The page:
Things seem to have sat for a bit until Daily Variety reported on September 7th that production was about to begin.

Crusader didn’t make it on the air in 1949. Radio Daily reported on February 17, 1950:

New Cartoon Series Set By Fairbanks Making Another TV Series
Hollywood—Filming of 65 additional "Crusader Rabbit" video programs was scheduled yesterday at Jerry Fairbanks Productions following completion of the first group of 65 five-minute shows. The series, designed as a daily program for children. is being readied for early distribution.
Television Arts Productions of Berkeley is doing the animation and films are being completed at the Fairbanks studios where scoring, voice-dubbing, editing and narration are added.

The publication further announced on June 30th:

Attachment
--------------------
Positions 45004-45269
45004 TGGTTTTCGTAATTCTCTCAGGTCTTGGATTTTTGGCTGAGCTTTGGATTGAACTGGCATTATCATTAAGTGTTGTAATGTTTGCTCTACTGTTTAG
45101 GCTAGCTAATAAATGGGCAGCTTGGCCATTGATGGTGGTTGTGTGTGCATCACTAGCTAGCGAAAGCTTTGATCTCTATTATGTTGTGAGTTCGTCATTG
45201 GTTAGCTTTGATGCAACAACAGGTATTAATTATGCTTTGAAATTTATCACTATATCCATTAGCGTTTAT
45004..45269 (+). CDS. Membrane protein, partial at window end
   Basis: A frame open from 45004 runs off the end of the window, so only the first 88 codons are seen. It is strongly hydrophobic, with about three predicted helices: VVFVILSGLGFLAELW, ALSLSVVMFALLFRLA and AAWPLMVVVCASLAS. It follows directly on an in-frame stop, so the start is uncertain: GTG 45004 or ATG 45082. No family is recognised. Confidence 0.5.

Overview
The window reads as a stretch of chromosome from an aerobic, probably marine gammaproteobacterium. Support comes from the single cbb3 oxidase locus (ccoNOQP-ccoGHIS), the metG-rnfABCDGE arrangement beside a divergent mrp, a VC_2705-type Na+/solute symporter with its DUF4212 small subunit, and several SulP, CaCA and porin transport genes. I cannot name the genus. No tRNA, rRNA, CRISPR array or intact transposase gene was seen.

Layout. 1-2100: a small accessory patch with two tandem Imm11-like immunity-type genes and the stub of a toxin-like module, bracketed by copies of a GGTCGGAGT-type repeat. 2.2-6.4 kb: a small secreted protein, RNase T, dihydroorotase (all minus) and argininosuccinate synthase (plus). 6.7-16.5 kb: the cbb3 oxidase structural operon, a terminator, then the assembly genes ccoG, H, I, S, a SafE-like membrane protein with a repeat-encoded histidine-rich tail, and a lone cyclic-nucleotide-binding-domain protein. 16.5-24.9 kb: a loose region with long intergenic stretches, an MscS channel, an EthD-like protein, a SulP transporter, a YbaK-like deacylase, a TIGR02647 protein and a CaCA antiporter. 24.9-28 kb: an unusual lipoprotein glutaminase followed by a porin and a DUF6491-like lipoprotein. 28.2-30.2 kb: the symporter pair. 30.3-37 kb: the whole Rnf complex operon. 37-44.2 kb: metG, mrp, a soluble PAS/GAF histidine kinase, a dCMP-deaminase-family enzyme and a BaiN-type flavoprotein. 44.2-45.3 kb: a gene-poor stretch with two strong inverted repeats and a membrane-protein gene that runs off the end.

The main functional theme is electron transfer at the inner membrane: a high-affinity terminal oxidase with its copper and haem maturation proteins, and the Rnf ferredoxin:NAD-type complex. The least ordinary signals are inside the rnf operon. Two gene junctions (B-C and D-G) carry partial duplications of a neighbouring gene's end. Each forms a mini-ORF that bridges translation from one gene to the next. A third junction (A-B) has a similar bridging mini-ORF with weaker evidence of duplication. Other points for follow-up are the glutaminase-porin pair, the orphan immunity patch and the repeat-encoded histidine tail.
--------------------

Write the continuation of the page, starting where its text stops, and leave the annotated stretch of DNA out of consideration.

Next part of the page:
Film Cartoon Series To Be Sponsored On KNBH
West Coast Bureau of RADIO DAILY
Hollywood — "Crusader Rabbit," first series of cartoon programs filmed especially for television, will make its video debut July 15 under the sponsorship of Carnation Milk Company. Program will open on KNBH in Hollywood with additional bookings throughout the nation scheduled to follow sometime during the Autumn.
Starts August 15
Starting at three showings a week on KNBH, the program is set to be telecast five times weekly beginning August 15th. Jerry Fairbanks Productions has completed 130 releases of the series and has started work on a second weeks' supply. The children's show is being placed by the Erwin Wasey and Company advertising agency.

But there was a delay for some unknown reason. The show debuted at 6 p.m. on August 1, 1950. Now NBC Films was ready to sell Crusader (and other Fairbanks productions, including musicals and sitcoms) to its affiliates. Here’s part of a trade ad below.